Blow-out first quarter earnings results from the big banks didn’t produce huge gains this week–and that’s actually reassuring to me because it says a significant number of investors are still paying attention to fundamentals
U.S. banks that pass their next stress tests will be allowed to raise their dividends after June 30, the Federal Reserve said today, March 25. The Fed will also lift any remaining restrictions on stock buybacks.
In commodities world there are bounces. There are rallies. And then there are super cycles of higher prices that can go on for years on an imbalance between supply and demand. We’re had our bounce in copper. And our rally. Now are we seeing the emergence of a copper super cycle? I think the answer is yes.
Hedges that can pay off on the downside and the upside are the most useful and most valuable. They also tend to be relatively rare. There aren’t a lot of these bets floating around in most markets just waiting for you to snap them up. However, I have found two hedges of just this sort in today’s market that I’m going to recommend to you today. (In this post I’m going to give you some of the nitty gritty numbers that support my recommendation for these two hedges. If you want to see some charts for copper and gold, banks and bonds check out the video I posted today.) I’m going to add these new recommendations to my standing Special Reports post tomorrow.
Yesterday tech tumbled but utilities, commodities like copper and even gold, and many “vaccine recovery” plays gained. Today almost everything is down.
Which to me is a sign that this now 6-day downturn is getting closer to an end. Right now, as of 1:30 a.m. in New York the NASDAQ is off another 2.32%. The brings the drop from the mid-february high to 6%. A little more than half way to a 10% correction. I don’t think we’re at the bottom yet. But I am looking for growth stories–which is not the same as “momentum growth stocks”–where the selling has created an opportunity.
A year ago, the yield on the 10-year Treasury note stood at 1.59%. From that point yields fell, leading to big gains for Treasuries and other bonds. Yields were down to 0.73% as of the week of April 15, 2020. And then hit their low for 2020 during the week of August 2 at 0.55%. Since then the story for long Treasuries has been just the reverse. By October 4, the yields on 10-year Treasuries were back ump to 0.78%. 0.83% by November 1. 0.93% on December 6. And then 1.16% today February 9. The forecast right now is that yields for long Treasuries aren’t done climbing either.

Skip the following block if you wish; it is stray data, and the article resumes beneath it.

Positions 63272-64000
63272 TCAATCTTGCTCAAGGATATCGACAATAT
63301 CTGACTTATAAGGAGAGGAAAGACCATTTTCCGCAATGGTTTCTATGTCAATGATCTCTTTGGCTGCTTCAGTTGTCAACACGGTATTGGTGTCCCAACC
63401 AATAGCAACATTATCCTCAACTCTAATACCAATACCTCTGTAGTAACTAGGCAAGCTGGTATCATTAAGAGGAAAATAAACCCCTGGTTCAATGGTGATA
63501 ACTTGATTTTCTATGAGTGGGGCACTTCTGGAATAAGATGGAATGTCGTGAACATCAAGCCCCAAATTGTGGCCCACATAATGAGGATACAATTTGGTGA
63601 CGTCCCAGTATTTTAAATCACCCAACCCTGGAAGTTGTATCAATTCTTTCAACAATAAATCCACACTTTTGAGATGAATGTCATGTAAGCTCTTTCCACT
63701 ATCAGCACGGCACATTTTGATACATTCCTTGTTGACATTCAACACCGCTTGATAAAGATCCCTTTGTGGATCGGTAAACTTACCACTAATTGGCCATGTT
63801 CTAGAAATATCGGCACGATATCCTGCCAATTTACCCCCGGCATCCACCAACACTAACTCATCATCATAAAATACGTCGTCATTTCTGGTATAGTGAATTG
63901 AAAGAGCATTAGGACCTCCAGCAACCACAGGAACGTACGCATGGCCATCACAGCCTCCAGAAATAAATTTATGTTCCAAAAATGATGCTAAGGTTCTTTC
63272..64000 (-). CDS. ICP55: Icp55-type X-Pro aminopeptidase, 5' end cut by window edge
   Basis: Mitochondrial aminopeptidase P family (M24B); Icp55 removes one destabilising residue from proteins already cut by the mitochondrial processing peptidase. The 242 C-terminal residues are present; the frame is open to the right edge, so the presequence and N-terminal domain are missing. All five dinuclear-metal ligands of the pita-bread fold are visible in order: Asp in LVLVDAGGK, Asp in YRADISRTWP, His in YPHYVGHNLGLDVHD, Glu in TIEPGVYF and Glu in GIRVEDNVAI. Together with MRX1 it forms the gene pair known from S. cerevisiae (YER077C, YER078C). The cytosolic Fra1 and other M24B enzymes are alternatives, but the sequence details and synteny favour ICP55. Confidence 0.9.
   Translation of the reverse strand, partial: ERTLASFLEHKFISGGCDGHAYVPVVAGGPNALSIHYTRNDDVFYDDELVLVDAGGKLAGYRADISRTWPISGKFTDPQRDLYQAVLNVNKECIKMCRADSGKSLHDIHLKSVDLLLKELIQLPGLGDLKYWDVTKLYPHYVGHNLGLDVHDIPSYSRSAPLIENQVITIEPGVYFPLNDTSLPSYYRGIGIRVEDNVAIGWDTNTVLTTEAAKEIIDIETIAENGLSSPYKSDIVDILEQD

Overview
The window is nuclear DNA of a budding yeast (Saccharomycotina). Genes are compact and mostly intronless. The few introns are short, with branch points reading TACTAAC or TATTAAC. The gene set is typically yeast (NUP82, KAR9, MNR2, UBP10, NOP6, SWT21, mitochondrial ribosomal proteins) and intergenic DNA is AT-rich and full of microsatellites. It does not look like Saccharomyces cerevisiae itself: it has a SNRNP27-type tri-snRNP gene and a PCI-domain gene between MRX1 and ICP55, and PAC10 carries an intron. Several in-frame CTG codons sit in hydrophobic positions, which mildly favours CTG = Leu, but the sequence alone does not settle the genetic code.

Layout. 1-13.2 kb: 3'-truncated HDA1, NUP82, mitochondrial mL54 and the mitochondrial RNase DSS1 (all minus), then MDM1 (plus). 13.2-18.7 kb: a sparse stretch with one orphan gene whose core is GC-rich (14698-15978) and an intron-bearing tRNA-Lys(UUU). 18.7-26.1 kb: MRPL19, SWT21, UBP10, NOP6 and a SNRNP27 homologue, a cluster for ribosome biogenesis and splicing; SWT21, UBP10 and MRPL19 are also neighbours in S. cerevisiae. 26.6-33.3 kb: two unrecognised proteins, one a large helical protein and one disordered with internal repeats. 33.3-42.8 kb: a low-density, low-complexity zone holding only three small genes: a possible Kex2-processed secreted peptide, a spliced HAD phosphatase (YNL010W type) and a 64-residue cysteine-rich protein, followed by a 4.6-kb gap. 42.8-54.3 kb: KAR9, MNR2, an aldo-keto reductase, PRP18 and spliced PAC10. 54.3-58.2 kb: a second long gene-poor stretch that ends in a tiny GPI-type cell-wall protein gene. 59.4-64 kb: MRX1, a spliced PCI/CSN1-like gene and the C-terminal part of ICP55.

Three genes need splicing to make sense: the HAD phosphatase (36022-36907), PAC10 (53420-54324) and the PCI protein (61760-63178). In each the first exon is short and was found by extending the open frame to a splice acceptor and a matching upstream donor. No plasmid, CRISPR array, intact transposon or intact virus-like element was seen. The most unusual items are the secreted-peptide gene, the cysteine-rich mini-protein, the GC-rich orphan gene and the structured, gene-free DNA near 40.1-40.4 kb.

It’s unusual, to say the least, to have a dividend portfolio match the returns on the Standard & Poor’s 500–especially in a year when the S&P 500 was setting an all time high–but that’s what happened in 2020. My Dividend Portfolio showed a price gain of 12.28% for 2020. Add in the 3.43% dividend yield and the total return for the portfolio for the year was 15.71.% For the year the S&P 500 returned 16% and the Dow Jones Industrial Average returned 7%.
Nothing like a little $125 million investment from an outside party to validate a joint venture. Fluence, a global battery storage joint venture of Siemens (SIEGY) and AES (AES), has reached an agreement with the sovereign wealth fund of Qatar for a $125 million investment. The funding will give the Qatar Investment Authority a 12% stake in Fluence and values the battery company at more than $1 billion.
Next step approval for emergency use authorization from the Food & Drug Administration. Today, Thursday, December 17, a FDA advisory committee voted 20 to 0, with one abstention, that the benefits of the Moderna (MRNA) coronavirus vaccine outweigh any risk.
Dividend Stock Portfolio member CVS Health (CVS) has set December 21 for the start of its program to vaccinate residents of long-term care facilities with the Pfizer (PFE) vaccine expected to be approved today for emergency use.
Dow (DOW) certainly fits the dividend template that I’ve explained in my Special Report: “10 Dividend Stocks that are beating the risky rockets. The stock yields 5.26% after a 0.20% gain today December 9. That compares to a yield of just 2.8% in July 2017 and 3.1% in December 2016. The stock also shows a 1.06% price to sales ratio on today. I think we’re looking at a cheap stock. Tomorrow I’l be adding it to my Dividend Portfolio.
I’m adding Citigroup, the most recent pick in my Dividend Stocks Special Report, to my Dividend Portfolio tomorrow